“Got chores to do at home,” he protested, his stomach knotting. He’d already spent thirty-three cents on a stamp and a couple of bucks on the telephone call. Nonetheless, he allowed himself to be dragged along when she reversed direction and headed back downtown. He still had at least one dollar in his pocket, enough for a couple of colas.
“I’ll take mercy on you,” Darla declared. “We’ll go dutch treat.”
Conscious they made a spectacle with her pulling him along, he matched his long farmer’s stride to her nice legs. “Okay, I guess.”
Nina’s Café was busy, but Nina Gillette took time to greet them by name and wave them to a booth. Ignoring their call for a couple of Cokes, the sturdy proprietress bustled over and flashed a blinding smile. She was pretty. For a middle-aged woman, that is.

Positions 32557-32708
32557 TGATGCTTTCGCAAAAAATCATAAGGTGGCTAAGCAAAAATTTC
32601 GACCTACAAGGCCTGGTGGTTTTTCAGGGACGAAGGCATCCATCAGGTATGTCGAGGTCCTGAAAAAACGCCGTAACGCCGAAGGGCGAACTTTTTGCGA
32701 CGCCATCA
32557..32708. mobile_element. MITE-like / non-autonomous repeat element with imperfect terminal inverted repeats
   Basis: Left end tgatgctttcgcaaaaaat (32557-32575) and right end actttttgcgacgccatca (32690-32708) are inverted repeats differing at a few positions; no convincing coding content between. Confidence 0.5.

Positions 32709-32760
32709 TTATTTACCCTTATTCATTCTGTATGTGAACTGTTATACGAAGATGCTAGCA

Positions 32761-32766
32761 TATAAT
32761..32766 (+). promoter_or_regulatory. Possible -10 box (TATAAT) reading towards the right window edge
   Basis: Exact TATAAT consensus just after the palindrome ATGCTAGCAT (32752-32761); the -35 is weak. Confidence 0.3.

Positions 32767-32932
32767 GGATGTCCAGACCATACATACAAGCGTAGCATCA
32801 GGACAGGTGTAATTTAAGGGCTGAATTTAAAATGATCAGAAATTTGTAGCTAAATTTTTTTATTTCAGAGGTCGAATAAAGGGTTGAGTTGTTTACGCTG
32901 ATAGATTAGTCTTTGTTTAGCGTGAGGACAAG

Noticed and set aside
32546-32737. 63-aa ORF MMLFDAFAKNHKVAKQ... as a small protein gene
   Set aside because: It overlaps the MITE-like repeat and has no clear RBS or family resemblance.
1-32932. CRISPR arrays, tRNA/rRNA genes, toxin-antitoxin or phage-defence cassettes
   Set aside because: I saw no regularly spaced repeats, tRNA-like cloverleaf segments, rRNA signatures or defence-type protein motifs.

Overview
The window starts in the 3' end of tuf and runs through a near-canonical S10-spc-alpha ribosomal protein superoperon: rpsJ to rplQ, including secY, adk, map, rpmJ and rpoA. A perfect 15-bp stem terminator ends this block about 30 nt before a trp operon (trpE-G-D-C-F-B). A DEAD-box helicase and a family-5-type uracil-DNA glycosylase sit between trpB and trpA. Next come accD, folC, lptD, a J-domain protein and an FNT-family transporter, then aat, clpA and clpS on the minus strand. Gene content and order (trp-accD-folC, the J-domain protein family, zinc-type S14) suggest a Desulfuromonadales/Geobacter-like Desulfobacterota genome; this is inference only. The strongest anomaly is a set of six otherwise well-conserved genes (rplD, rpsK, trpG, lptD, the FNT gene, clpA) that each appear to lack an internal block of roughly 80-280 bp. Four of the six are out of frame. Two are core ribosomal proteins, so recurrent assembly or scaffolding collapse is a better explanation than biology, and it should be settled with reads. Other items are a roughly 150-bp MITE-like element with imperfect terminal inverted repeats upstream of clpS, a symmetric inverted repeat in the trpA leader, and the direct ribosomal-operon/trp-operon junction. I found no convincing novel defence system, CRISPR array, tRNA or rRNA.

“Derek,” she roared in a voice accustomed to calling orders to the kitchen. “Got a deal for you. I got four cracked panes on the windows out back. They gotta be replaced and the wire mesh on the outside cleaned. You do that, and I’ll treat you to a couple of burgers, a large order of fries, two sodas, and throw in ten bucks to boot. How about it?”
“Sure, but I can’t do it tonight.”
“Sunday after church?”
He brightened. “That’ll work.”
Darla reminisced about their school days while they waited for their order. Derek leaned back in the blue, padded booth and listened, alternately worrying the mole on his lip and drumming his fingers on a gray-speckled Formica tabletop worn thin by a thousand arms and elbows. He and Darla had been in the same class from the first grade until Derek dropped out of school in the twelfth, which gave her a lot to chatter about while he called up images of a spindly girl filling out into something nice.